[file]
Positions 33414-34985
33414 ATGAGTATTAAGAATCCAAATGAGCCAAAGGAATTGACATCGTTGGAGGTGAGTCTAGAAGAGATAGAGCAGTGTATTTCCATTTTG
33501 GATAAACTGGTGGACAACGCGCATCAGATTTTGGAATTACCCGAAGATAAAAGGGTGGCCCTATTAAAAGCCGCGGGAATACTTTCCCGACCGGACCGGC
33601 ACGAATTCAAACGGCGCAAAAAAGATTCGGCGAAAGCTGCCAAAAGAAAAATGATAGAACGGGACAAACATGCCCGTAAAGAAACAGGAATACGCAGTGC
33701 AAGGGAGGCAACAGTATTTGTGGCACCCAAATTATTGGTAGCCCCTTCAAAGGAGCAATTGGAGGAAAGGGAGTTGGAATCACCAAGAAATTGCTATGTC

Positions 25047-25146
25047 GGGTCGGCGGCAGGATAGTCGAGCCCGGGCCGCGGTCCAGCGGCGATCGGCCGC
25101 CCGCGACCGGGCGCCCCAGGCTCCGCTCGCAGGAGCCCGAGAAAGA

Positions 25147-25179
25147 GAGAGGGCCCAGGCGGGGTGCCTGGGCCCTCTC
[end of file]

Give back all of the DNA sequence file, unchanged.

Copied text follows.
Positions 33414-34985
33414 ATGAGTATTAAGAATCCAAATGAGCCAAAGGAATTGACATCGTTGGAGGTGAGTCTAGAAGAGATAGAGCAGTGTATTTCCATTTTG
33501 GATAAACTGGTGGACAACGCGCATCAGATTTTGGAATTACCCGAAGATAAAAGGGTGGCCCTATTAAAAGCCGCGGGAATACTTTCCCGACCGGACCGGC
33601 ACGAATTCAAACGGCGCAAAAAAGATTCGGCGAAAGCTGCCAAAAGAAAAATGATAGAACGGGACAAACATGCCCGTAAAGAAACAGGAATACGCAGTGC
33701 AAGGGAGGCAACAGTATTTGTGGCACCCAAATTATTGGTAGCCCCTTCAAAGGAGCAATTGGAGGAAAGGGAGTTGGAATCACCAAGAAATTGCTATGTC

Positions 25047-25146
25047 GGGTCGGCGGCAGGATAGTCGAGCCCGGGCCGCGGTCCAGCGGCGATCGGCCGC
25101 CCGCGACCGGGCGCCCCAGGCTCCGCTCGCAGGAGCCCGAGAAAGA

Positions 25147-25179
25147 GAGAGGGCCCAGGCGGGGTGCCTGGGCCCTCTC